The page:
Shakespeare Comes to Mac-Stew

Saturday, January 13, 2007

  • Lego Shakespeare, not part of the Mac-Stew exhibit

    Lego Shakespeare, not part of the Mac-Stew exhibit

A very loud and chatty crowd gathered at the MacDonald Stewart Art Centre Thursday night for the grand unveiling of the famous Sanders Portrait. On hand for the unveiling were University President Alastair Summerlee, portrait owner Lloyd Sullivan, Stratford Festival veteran William Hutt and a myriad of local politicians, U of G officials, members of the media and a jam-packed art centre full of onlookers.

“I cannot tell you what an amazing pleasure it is to see so many here tonight,” said Summerlee during his opening remarks. “I think you’ll agree that this is a dizzying display of history, culture and country.”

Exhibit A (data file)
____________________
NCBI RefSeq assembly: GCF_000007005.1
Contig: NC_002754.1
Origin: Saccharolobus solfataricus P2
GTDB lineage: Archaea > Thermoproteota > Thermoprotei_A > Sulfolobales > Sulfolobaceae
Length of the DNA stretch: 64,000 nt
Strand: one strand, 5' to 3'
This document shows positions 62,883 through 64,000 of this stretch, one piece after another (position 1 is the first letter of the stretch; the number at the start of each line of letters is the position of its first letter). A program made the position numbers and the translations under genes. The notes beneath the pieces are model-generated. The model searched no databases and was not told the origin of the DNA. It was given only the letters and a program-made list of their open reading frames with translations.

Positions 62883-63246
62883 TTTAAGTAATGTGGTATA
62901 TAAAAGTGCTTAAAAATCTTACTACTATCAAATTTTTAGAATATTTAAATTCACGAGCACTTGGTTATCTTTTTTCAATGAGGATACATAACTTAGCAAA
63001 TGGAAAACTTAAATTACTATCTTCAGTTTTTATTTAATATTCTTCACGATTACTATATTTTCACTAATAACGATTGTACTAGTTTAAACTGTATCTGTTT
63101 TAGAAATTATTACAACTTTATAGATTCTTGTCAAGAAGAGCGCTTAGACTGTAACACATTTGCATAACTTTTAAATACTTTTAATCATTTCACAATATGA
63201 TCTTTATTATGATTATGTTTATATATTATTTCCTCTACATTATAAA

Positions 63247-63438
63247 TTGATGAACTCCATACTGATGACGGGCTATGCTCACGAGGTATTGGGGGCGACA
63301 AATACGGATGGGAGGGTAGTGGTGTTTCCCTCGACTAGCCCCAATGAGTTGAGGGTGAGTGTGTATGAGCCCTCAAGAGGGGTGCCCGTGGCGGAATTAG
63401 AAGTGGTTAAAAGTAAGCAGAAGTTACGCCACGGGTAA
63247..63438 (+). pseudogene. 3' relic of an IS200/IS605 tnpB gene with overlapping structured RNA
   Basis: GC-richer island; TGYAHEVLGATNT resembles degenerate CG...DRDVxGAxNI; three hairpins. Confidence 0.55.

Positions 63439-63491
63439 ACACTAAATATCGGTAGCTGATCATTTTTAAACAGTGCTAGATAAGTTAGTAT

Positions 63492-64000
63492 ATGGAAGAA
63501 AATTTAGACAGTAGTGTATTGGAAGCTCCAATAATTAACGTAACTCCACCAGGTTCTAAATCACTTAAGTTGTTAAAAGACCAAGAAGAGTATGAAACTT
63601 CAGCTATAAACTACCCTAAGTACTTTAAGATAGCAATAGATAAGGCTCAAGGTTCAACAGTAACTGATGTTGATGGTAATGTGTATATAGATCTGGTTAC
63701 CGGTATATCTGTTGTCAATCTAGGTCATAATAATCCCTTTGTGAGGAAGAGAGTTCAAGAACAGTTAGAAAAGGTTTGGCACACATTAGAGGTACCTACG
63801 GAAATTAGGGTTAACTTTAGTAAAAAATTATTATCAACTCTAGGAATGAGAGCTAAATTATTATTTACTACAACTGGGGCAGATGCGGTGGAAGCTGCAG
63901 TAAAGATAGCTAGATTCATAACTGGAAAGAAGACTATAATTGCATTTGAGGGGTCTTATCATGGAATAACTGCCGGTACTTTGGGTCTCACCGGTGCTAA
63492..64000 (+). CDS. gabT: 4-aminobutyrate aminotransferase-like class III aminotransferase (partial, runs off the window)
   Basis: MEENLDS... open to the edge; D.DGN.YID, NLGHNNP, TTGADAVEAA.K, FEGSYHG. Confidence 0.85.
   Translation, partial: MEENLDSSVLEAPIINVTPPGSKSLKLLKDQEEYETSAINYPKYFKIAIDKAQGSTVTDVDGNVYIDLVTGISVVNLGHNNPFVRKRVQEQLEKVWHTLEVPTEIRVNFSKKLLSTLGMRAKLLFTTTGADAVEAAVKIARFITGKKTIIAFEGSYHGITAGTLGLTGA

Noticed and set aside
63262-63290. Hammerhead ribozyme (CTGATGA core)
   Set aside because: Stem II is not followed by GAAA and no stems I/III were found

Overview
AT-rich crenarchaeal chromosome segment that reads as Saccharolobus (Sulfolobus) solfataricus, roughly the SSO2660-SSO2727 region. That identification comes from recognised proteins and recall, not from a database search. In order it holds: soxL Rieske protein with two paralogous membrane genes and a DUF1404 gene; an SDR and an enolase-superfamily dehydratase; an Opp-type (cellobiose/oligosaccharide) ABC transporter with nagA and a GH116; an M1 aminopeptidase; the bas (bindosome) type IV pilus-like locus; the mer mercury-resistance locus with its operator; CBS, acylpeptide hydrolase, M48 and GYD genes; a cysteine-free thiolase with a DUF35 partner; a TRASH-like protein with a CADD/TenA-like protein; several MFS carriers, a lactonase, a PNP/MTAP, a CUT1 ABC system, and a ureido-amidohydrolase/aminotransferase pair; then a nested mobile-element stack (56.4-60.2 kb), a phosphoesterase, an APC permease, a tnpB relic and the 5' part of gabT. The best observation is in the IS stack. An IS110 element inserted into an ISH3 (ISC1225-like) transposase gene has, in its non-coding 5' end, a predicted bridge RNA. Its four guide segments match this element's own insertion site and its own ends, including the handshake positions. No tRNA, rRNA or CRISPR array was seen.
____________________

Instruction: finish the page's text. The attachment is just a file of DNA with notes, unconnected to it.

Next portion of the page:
The Sanders Portrait is widely believed to be the only surviving likeness of playwright William Shakespeare that was done in his lifetime. According to researchers, it’s thought that the portrait was done sometime in 1603 when Shakespeare was 39-years-old. Sullivan discovered the 16.5” by 13” painting in a suitcase under his grandmother’s bed. It survived the nearly 400 years in remarkable good condition and has been the subject of a travelling exhibit as well as the 2001 book Shakespeare’s Face. Summerlee offered his feelings that the Sanders Portrait is a national treasure despite its English origins.

Sullivan agreed saying that the portrait was “back in Canada where it belongs,” after a recent showing at Yale University’s Centre for British Art in New Haven, Conn., which Sullivan “wasn’t too impressed with.”

The evening was also the official launch of Shakespeare-Made in Canada, a five-month long festival that will celebrate all things Shakespeare. It original grew out of the U of G’s Canadian Adaptations of Shakespeare Project headed by English prof Daniel Fischlin. The goal of the project is to create the largest and most comprehensive website ever dedicated to the boundless cultural influences of Shakespeare.

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